Marcus Lucius Decius ran the whetstone methodically over the gladius, rolling his eyes as he heard the dreaded returning voice of Scipio.
“No, you’ll see,” his friend was saying, “he’s here in our very own barracks.”
Marcus looked up to see Scipio, wineskin in hand, followed by a couple legionnaires he’d never met. The soldiers followed Scipio over to him and stood there staring skeptically. Marcus only gave his friend his own annoyed look as Scipio put a foot on the bench beside him and threw an arm around his shoulders.
“Here, my lads, I give you the single, lone, sole survivor of the Teutoburg Massacre. Now then, pay up!”
The two legionnaires still looked unconvinced. They looked from Scipio to Marcus, and then at each other.
“He’s old enough…” admitted the first.
The second only laughed. “No one who experiences that type of embarrassment stays in the legions this long afterward unless he’s wrong in the head.”
Agreed, thought Marcus, but said nothing.
The two turned to walk away. Scipio’s grin faded. “Hey! I’m telling you-”
“Nice try, Africanus,” said the first with a laugh. The nickname was not Scipio’s; it was a scornful jab to remind Scipio that he was not the legendary Scipio Africanus of Punic War fame.
“There goes ten denarii,” Scipio growled and plopped down next to Marcus. “Why didn’t you tell them who you were? You are the sole survivor of the massacre.”
“I am a survivor, not the sole. Well, maybe the last one left after three decades,” said Marcus quietly. He paused and looked up. “And I don’t like you going around reminding legionnaires – or anyone else – of my personal role in Rome’s most one-sided defeat. I’d…I’d rather have had Germanicus find me in the piles of bones, instead of me showing him years later where the Germans ambushed us, where this man was tortured and that one was sacrificed.” He stood up and sniffed. “Better to be dead with honor than alive without it.”
Scipio said nothing and took a pull at the wineskin, watching Marcus polish his armor at the table where they ate. He sighed. Thirty years earlier, the Roman governor Varus had taken three legions and their camp-followers on the lonely trek through the Teutoburg Forest of distant Germania. The convoy was under the impression the territory was friendly, and so was utterly unprepared when the Germans of Arminius – who up until that time had been a Roman ally – fell on them from all sides like a giant pack of ravenous wolves. With no room to maneuver in the forest, an influx of rain turning waterlogged shields into useless weight, strung out narrowly along the muddy path; it was a wonder anyone had escaped. Over 15,000 men were butchered over the course of a four day, running series of ambushes. Years and years later, every Roman citizen, every legionnaire, knew this story. They knew the shame.
Scipio hiccupped. “You need to get over this massacre-issue of yours.”
Marcus gave him a black look. “Get over it? Get over the shame of surviving such a one-sided defeat by a bunch of half-naked, painted, poorly armed barbarians who can’t even build a bridge? Get over giving the greatest general in your generation a tour of my greatest failure years later?” He ran his hands through his hair. “You should have seen Germanicus’s face, Scipio, you should have seen it. It was…was…I can’t describe it. A cross between horror and pity. You know what it’s like to inspire that kind of look? It takes the greatest defeat in imperial history…”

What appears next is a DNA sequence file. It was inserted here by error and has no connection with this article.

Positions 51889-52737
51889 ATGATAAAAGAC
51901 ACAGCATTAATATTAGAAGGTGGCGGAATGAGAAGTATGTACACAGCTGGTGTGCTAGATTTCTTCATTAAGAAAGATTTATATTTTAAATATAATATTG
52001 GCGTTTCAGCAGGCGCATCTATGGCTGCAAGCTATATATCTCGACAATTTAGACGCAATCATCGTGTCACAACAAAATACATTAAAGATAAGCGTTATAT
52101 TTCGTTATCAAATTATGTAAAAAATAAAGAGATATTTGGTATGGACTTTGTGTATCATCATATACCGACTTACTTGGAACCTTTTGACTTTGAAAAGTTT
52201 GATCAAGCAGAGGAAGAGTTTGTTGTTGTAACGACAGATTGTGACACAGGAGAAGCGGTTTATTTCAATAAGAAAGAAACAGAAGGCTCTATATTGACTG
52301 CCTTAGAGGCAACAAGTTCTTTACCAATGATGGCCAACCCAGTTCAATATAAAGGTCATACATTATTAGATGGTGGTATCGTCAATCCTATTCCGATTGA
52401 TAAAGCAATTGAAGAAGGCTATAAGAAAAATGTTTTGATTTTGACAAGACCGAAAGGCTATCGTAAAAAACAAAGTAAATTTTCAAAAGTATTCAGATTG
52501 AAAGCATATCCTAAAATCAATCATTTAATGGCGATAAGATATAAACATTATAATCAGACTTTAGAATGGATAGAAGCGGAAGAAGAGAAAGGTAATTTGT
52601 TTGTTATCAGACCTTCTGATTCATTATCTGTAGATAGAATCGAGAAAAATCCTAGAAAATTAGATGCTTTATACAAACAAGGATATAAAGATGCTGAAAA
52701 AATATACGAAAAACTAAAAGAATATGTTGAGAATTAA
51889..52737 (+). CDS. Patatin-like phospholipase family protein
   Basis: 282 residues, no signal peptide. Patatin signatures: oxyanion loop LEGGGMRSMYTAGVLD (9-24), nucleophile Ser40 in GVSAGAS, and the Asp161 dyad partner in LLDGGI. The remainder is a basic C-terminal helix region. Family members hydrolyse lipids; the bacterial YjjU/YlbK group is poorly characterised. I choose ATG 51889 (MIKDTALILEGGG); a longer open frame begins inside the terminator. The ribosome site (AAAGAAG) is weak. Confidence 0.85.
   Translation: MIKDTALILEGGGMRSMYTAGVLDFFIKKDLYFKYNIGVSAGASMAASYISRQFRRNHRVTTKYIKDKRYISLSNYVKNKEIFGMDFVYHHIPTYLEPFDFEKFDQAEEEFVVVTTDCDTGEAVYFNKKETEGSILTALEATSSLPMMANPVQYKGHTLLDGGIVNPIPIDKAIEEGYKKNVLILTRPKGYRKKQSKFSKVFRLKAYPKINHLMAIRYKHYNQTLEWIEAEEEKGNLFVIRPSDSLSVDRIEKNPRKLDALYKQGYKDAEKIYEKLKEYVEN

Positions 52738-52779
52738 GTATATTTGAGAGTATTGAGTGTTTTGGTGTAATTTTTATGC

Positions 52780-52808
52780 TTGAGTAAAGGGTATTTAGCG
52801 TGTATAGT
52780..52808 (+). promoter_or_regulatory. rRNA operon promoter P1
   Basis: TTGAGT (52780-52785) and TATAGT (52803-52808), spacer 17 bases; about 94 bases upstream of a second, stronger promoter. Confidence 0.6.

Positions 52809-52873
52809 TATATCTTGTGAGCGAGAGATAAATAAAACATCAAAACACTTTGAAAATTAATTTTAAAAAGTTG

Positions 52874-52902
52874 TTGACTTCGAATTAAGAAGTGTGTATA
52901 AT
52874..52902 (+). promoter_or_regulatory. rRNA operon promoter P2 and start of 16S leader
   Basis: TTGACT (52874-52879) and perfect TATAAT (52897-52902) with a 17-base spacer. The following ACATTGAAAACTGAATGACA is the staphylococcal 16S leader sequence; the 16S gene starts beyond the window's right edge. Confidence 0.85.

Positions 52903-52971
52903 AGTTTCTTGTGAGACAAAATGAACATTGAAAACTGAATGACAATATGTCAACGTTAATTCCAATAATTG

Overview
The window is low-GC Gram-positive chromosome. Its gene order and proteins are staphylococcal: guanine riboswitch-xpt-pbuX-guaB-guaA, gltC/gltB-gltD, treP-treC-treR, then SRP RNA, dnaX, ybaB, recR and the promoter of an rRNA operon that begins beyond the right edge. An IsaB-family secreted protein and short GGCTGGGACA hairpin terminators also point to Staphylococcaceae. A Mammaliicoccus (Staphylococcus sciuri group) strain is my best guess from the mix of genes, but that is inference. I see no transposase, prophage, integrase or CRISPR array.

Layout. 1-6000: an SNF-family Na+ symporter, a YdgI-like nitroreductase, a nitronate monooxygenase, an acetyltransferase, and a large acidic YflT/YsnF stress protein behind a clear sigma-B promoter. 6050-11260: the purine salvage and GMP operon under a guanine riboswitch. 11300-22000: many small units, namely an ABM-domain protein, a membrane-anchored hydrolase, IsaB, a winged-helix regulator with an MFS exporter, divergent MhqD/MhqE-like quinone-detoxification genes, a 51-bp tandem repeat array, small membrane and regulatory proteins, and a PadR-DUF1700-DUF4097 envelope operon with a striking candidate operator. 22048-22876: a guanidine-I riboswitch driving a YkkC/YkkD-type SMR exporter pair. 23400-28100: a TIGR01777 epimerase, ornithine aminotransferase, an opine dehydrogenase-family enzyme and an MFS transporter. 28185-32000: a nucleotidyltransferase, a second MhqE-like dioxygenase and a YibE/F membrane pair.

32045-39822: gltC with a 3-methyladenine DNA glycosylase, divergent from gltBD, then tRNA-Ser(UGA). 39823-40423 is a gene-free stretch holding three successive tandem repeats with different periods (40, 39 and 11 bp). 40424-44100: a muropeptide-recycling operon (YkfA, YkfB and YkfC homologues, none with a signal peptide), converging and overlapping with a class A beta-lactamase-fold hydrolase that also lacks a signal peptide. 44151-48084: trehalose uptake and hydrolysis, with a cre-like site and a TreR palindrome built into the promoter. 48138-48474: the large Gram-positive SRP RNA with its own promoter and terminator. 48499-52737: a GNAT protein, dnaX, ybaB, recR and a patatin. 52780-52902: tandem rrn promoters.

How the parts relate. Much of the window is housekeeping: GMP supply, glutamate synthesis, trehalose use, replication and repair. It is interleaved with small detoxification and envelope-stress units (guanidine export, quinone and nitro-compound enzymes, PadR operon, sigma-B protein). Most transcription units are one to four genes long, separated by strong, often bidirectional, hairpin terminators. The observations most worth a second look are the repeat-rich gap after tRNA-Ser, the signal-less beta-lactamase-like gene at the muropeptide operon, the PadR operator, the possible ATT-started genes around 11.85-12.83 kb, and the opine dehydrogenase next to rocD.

“Greatest? Hey, when the Parthians killed Crassus-”
“Crassus fought back!” roared Marcus, the armor he was cleaning clanging to the floor. “He lost, but he fought back. At least he took some of them with him.”
Marcus plopped his armor back on the table and began polishing, hands passing over the German axe’s indentation on the left side under the arm. So close, he thought. If Mars could hear, this strike would have finished me. It was true he had prayed to Mars, Jupiter, Neptune – all of them. Stationed here in Ephesus for the past few years, he’d even tried praying to Artemis. Marcus had tried everything to remove the burden of guilt at surviving when everyone he knew had not. But praying to the gods, he had realized over the years, was a joke. They did not care for men, for their problems; they never interfered or healed their broken world. He resented their apathy.
Scipio stirred and tossed the wineskin aside. “That reminds me, I actually came in here with orders.”
His friend wouldn’t turn around, still scrubbing vigorously at the armor.
“There was almost a riot yesterday,” Scipio went on. “People yelling in the amphitheater about Artemis for near two hours. I don’t think they all knew why they were even there.”
“Why were they there?”
“Some itinerant. He came to town with some, oh, let’s call them ‘new’ ideas. I’d never heard the like before. Spends hours in the agora debating people. Apparently no one can get the better of the man, and he’s upset the silversmiths something awful.”
Marcus laughed bitterly. “Why don’t they ask their precious Artemis to help them? It worked so well when I tried it.”
“It’s serious, Marcus. You know how Rome feels about riots. Our orders are to go to the agora and listen to this man very carefully, and see if there’s not charges for the proconsuls to consider.”
Marcus put his armor on and looked at Scipio with that serious gaze of his. “Go to the agora and listen carefully to a man and weigh his ideas. That’s the assignment? What’s this fellow’s name?”
Scipio referenced a scrap of parchment he’d scrawled on before reading:
“Paul of Tarsus.”

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